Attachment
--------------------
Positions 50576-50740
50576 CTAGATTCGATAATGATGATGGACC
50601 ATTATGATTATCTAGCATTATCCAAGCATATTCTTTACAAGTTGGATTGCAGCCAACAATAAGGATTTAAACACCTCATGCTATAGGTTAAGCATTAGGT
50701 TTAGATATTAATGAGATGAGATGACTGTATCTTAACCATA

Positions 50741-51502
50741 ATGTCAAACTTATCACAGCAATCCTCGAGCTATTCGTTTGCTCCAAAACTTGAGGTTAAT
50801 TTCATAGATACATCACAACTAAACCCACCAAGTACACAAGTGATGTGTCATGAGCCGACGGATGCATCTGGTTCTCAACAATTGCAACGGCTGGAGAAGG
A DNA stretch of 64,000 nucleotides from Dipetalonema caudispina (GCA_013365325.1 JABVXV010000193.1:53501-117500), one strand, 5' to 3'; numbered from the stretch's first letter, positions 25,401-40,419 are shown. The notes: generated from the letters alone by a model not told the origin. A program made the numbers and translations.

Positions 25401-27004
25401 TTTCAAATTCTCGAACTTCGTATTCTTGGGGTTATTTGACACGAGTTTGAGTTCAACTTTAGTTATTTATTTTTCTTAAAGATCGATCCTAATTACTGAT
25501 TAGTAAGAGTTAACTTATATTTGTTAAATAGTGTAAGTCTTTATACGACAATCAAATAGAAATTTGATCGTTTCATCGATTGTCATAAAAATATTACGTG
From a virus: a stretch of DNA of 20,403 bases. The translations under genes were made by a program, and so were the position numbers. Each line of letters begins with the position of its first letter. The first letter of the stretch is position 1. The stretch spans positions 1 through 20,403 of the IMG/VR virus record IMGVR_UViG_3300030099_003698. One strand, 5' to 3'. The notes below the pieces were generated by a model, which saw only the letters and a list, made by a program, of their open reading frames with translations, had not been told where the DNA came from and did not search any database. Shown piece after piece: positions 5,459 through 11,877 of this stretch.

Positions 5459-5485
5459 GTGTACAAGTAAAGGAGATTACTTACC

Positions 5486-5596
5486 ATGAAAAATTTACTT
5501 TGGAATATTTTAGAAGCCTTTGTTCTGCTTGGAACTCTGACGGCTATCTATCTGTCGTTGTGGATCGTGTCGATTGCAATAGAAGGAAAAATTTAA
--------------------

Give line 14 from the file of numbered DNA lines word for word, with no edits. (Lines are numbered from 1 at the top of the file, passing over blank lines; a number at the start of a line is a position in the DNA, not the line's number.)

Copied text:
5459 GTGTACAAGTAAAGGAGATTACTTACC